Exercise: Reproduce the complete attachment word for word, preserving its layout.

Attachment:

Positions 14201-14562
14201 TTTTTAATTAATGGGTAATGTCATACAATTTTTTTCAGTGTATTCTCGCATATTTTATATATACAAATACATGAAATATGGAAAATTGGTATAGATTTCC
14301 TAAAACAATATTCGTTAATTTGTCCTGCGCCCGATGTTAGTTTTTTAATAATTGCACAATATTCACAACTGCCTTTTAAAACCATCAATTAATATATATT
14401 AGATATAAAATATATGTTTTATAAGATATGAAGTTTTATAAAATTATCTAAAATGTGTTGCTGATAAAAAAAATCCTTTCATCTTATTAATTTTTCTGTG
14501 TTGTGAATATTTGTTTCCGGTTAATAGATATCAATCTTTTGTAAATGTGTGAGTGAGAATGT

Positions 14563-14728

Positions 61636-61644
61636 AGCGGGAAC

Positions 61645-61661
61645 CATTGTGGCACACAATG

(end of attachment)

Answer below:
Positions 14201-14562
14201 TTTTTAATTAATGGGTAATGTCATACAATTTTTTTCAGTGTATTCTCGCATATTTTATATATACAAATACATGAAATATGGAAAATTGGTATAGATTTCC
14301 TAAAACAATATTCGTTAATTTGTCCTGCGCCCGATGTTAGTTTTTTAATAATTGCACAATATTCACAACTGCCTTTTAAAACCATCAATTAATATATATT
14401 AGATATAAAATATATGTTTTATAAGATATGAAGTTTTATAAAATTATCTAAAATGTGTTGCTGATAAAAAAAATCCTTTCATCTTATTAATTTTTCTGTG
14501 TTGTGAATATTTGTTTCCGGTTAATAGATATCAATCTTTTGTAAATGTGTGAGTGAGAATGT

Positions 14563-14728

Positions 61636-61644
61636 AGCGGGAAC

Positions 61645-61661
61645 CATTGTGGCACACAATG